Microanalytics' AromaTrax® GCMS-Olfactometry System combines state-of-the-art technology with the human nose to identify specific chemical odorants—down to parts per trillion or quadrillion.

The AromaTrax® system has the capability of separating each chemical compound and delivering it to an odor "sniff port." A human analyst, or "nose," then evaluates each compound by grading its intensity and identifying its odor characteristic. The end result is an accurate and efficient way to characterize and identify critical odors.

"This is relatively complex technology," says Kuhrt. "In addition to the technology that has gone into the instrumentation, we also have developed 'bookkeeping' software that allows the analyst to react quickly to the compound presented by providing a way to log findings immediately. Speed is critical, since analysts often have only a second or two to respond to one compound before the next one presents itself via the sniff port."

Although the AromaTrax® unit is capable of identifying thousands of compounds, typically only a small number are responsible for most odor problems, Kuhrt explains. Further, the technology has wide-reaching applications, suitable for researching odor issues in any solid, liquid, or air sample—even the walls of the plant itself, which can retain odors, as well.

Sanitary Machine Design

"From our perspective as a manufacturer of food packaging equipment, the food safety focus is on making the machine conducive to complete and thorough sanitation by the customer — the food processor," says Jerry Hirsch, Manager of Marketing Communications at Multivac Inc.. "This includes making it resistant to accumulation of solid and liquid contaminants." Hirsh refers to the American Meat Institute's (AMI) 10 Principles of Sanitary Design. "This is one of the foundations upon which we base our hygienic design," he says.

Multivac's R 535 high-capacity, very versatile thermoform packaging machine has been designed for the utmost hygienic performance. The whole interior of the machine has been optimized for easy cleaning and maintenance tasks, as well as for cleaning-in-place (CIP). The sides of the machine open easily to access the interior parts, such as the chain guide, chain and motor. The stainless steel construction is completely washdown compliant. In accordance with the AMI sanitary design standards, the machine's exterior has no corners or edges, so washdown water and any contaminants flow away easily.

The R 535 offers cutoff lengths up to 1,300 mm and can cycle up to 30 times/minute. The equipment can be integrated in PC- or server-based systems and features an intuitive, user-friendly control system with 30 languages. Custom-built options are available.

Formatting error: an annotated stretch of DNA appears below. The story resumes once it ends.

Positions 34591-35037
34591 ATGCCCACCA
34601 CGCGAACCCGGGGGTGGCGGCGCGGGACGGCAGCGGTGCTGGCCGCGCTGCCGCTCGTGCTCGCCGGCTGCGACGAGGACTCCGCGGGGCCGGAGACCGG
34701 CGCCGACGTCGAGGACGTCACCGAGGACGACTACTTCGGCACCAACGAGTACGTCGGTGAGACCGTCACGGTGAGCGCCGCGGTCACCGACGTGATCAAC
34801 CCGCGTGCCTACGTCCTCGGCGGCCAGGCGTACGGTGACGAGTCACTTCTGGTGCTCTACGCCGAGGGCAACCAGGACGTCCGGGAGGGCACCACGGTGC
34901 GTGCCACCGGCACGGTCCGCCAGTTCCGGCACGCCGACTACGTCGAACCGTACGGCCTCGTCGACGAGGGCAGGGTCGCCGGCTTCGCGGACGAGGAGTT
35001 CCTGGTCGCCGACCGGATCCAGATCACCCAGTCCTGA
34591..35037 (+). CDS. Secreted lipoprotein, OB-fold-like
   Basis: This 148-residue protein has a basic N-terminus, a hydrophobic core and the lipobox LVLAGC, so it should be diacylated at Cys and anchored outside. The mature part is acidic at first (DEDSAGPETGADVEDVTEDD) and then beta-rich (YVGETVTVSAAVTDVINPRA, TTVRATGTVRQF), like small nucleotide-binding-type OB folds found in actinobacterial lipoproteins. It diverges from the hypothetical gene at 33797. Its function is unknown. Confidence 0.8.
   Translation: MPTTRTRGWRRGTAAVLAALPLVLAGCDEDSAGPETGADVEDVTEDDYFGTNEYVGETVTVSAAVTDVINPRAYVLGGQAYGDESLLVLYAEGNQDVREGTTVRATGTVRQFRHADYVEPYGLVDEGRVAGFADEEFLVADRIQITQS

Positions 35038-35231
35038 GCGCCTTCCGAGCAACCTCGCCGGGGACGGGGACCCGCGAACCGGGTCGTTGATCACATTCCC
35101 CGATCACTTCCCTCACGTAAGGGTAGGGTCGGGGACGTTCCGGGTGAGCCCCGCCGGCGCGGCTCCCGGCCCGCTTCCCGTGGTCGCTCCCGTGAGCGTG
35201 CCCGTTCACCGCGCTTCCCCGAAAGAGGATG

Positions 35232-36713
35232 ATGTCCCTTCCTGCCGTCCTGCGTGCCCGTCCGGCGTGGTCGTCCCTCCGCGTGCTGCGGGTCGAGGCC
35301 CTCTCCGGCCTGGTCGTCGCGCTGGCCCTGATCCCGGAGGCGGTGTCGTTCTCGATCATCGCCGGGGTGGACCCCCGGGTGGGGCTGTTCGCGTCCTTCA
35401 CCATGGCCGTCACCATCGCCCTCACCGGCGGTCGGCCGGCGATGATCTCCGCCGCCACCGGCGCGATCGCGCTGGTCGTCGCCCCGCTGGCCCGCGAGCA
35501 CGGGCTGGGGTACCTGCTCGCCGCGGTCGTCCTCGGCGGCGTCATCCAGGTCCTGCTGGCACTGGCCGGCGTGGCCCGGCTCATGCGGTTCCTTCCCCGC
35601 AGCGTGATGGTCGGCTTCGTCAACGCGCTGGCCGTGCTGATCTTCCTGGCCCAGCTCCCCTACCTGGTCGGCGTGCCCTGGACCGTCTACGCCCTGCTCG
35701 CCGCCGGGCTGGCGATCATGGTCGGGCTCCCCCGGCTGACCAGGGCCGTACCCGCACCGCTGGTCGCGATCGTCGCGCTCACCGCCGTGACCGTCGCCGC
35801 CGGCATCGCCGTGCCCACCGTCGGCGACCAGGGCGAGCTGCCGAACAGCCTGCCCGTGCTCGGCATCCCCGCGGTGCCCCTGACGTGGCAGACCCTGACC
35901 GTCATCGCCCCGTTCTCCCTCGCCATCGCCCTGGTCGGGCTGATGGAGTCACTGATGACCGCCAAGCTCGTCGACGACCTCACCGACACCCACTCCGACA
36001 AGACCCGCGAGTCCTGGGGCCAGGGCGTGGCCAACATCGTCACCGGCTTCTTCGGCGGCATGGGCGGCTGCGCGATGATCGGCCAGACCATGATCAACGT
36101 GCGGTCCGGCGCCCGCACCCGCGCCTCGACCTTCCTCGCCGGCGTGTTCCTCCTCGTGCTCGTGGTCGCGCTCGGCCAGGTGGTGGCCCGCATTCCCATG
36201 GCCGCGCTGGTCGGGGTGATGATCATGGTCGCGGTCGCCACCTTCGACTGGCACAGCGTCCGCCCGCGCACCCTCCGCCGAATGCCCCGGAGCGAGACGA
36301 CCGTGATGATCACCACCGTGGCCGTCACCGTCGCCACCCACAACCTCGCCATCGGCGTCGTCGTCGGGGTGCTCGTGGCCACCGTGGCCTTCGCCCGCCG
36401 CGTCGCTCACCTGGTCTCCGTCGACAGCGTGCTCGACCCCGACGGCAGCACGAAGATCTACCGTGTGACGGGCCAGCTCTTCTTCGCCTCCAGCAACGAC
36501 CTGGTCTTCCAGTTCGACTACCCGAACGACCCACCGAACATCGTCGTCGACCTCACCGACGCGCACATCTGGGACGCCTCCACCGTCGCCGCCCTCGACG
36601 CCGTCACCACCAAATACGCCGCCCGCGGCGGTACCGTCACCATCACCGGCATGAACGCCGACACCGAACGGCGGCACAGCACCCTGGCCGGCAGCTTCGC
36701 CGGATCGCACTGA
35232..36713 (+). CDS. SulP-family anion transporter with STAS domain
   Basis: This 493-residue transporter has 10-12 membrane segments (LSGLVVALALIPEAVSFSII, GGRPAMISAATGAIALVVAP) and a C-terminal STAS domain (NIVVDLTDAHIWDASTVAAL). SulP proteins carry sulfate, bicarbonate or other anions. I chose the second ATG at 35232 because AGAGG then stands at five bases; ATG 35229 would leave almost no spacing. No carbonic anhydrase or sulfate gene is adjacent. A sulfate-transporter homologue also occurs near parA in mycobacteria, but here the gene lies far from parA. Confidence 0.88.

Weighing, inspecting and detecting

The Mettler Toledo Product Inspection Group, including the brands CI-Vision, Hi-Speed and Safeline, provide machine vision inspection, checkweighing, metal detection and X-ray inspection for many industries, including food, beverage, pharmaceutical, and chemical. John Uber, product manager, Mettler-Toledo, Hi-Speed explains how checkweighing factors into protecting the food and pharmaceutical supply chains. Checkweighers are used in primary processing, primary packaging, secondary packaging and even bundled loads. Uber points out that all large retailers require checkweighing, as well as inspecting or detecting.

"Although underweight packages may create an unfavorable image for any company, in pharmaceuticals, any underfill poses a health hazard, since correct dosages are often critical to life itself," Uber explains. "On the other hand, overfills can present problems in any processes downstream of filling. For example, retort may not heat to the required temperature to protect the security of the product."

Metal detectors and X-ray systems are utilized to protect the consumer and further processing equipment from damage by ensuring the product is free of physical contaminants in order, reports Robert Rogers, product manager, Mettler-Toledo Safeline. Often these systems are considered critical control points within a production line. As such, the systems are continually monitored and tested to ensure they are working as intended.

Rogers says the goal is to prevent, rather than merely identify, contamination. So it is not enough to simply have the systems in place; they must be incorporated into an overall contamination-prevention program that includes areas for frequency of testing, handling of rejected product, and tools to identify contamination at the source so processes can be modified to completely eliminate it. Both types of systems are used in both processing and packaging. They are used to inspect incoming ingredients or material in various stages of production including final packaging.

While a metal detector reacts to conductivity in a product, X-ray inspection examines density. Either inspection system can be used on a pumped liquid or slurry products from processing to packaging. If a problem is detected in the product, a valve in the pipeline is opened to discharge it, or the line is stopped.

Machine vision systems can be used throughout the production process and play an important role in brand protection. Given the importance of the brand, damaged or malformed packaging, skewed labels or, in the worst-scenario, incorrect labels can severely impact the company image or trigger a costly recall.

Scott Stone, marketing manager at Mettler-Toledo CI-Vision, adds that vision systems can also be used to inspect empty or filled bottles of any shape. Proprietary software CIVCore ® from Mettler-Toledo CI-Vision can perform multiple inspection operations simultaneously such as proper neck shape, presence of foreign material in the bottle, fill level, misapplied cap, and the presence, positioning and correctness of the label.

The examples highlighted above are just the beginning of the packaging and processing technology to protect foods and pharmaceuticals that will be featured at Pack Expo International 2010. Complementing these exhibits will be innovative packaging materials and containers that can help brands protect product quality, extend shelf life, offer greater convenience, and increase visual appearance and differentiation.